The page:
Here's where veterans can turn to get help with their anguish over Afghanistan

US Marines patrol Afghanistan's Herat province in 2009.

(CNN)The Taliban's takeover of Afghanistan is particularly disheartening to Americans who fought there. Across 20 years of combat, almost 800,000 troops deployed to the war zone -- many of them more than once.

Images of the American withdrawal and questions about the war's legacy now aggravate long-held frustrations that have been contributing to veterans' already high suicide rate.
Here are several organizations offering help to veterans troubled by events in Afghanistan:

For immediate assistance

Veterans Crisis Line has people ready to listen and help. Call them at 1-800-273-8255, then select 1. You can click here to access a counselor through text or chat.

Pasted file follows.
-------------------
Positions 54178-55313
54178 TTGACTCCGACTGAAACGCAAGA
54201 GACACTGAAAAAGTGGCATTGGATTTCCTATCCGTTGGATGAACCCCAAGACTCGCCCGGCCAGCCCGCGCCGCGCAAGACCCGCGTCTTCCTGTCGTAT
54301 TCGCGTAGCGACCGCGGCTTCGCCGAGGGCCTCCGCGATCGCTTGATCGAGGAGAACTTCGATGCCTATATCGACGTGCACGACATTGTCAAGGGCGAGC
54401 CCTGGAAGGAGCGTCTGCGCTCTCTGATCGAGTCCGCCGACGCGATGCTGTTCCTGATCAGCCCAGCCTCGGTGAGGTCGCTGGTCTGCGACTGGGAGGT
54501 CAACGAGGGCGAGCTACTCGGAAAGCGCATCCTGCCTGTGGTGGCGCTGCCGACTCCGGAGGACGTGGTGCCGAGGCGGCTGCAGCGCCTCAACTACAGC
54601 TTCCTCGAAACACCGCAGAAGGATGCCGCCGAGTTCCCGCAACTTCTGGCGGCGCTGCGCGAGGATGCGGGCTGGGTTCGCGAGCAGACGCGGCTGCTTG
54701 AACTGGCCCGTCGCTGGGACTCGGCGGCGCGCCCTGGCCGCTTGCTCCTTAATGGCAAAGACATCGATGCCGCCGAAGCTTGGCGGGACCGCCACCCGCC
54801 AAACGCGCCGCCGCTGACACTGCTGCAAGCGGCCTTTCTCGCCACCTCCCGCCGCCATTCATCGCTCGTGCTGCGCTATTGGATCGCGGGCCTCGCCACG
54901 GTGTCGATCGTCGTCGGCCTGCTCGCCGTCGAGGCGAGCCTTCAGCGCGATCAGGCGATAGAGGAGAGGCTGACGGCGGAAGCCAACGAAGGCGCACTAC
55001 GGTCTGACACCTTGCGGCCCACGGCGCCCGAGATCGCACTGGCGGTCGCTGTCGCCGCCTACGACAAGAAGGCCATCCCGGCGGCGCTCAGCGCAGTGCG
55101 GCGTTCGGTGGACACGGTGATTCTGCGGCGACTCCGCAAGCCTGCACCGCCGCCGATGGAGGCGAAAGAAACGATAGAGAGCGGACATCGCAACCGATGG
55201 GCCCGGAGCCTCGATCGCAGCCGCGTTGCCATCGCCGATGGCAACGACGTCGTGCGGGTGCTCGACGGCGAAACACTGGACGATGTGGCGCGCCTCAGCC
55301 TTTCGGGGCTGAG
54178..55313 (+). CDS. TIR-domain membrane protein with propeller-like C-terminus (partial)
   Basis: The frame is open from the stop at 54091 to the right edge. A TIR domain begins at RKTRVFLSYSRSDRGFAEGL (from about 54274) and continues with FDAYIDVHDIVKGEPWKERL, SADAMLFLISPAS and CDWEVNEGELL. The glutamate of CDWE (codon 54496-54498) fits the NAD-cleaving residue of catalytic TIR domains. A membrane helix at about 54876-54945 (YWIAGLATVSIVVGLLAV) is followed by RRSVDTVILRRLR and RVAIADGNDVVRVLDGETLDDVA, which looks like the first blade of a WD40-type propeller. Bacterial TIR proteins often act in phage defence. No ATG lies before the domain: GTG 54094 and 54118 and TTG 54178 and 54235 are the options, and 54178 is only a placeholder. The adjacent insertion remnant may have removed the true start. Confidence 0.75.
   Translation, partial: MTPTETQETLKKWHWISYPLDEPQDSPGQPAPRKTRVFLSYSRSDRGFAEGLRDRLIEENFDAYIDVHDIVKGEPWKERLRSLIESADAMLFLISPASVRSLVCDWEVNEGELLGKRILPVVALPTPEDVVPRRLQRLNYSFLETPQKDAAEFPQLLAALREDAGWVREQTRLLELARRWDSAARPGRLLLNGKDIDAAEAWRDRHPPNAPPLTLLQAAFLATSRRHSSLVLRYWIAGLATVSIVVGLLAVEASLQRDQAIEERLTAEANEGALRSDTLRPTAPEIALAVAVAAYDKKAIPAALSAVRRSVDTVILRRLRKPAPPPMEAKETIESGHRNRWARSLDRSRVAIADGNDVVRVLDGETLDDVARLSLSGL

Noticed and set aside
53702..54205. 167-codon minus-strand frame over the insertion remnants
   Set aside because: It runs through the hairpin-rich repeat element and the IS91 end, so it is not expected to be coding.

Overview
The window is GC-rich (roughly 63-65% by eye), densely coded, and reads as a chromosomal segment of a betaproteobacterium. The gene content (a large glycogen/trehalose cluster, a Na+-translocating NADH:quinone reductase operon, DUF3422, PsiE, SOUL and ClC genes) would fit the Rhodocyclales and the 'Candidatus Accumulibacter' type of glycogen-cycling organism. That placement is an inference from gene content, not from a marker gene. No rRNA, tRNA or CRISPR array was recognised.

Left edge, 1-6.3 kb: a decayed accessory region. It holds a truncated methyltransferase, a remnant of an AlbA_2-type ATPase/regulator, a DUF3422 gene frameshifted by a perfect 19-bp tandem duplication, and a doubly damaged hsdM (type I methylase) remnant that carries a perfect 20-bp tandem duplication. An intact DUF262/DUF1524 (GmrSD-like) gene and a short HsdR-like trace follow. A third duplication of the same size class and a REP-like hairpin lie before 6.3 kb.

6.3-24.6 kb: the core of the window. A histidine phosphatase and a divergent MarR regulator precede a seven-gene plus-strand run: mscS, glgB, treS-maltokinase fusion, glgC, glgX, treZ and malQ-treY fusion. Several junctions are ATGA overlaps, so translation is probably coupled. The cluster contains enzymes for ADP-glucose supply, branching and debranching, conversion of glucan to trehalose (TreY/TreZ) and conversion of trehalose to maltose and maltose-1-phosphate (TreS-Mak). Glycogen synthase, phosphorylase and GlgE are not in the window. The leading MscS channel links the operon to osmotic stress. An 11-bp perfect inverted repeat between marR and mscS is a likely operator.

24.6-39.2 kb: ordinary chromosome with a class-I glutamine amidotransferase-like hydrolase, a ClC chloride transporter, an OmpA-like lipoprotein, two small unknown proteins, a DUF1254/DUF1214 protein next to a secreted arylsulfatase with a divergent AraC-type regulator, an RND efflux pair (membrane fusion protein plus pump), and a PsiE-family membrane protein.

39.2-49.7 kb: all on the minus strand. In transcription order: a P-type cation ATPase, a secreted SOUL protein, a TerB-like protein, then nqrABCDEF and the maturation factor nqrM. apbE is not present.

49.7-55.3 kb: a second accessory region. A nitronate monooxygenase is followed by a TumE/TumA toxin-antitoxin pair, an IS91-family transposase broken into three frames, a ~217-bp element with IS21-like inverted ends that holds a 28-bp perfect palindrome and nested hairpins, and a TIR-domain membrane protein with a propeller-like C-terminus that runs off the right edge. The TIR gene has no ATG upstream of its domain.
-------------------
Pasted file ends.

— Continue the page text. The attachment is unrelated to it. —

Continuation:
The National Alliance on Mental Illness provides advice and guidance for veterans facing anger, traumatic brain injury or PTSD.
Blue Star Families offers advice for veterans' families dealing with the strains and struggles of military service.

Long-term help

Mental Health First Aid from the National Council for Mental Wellbeing provides training for those interested in helping veterans work through mental health issues.
The Department of Veterans Affairs also has a variety of resources and guidance for veterans seeking help with mental health concerns.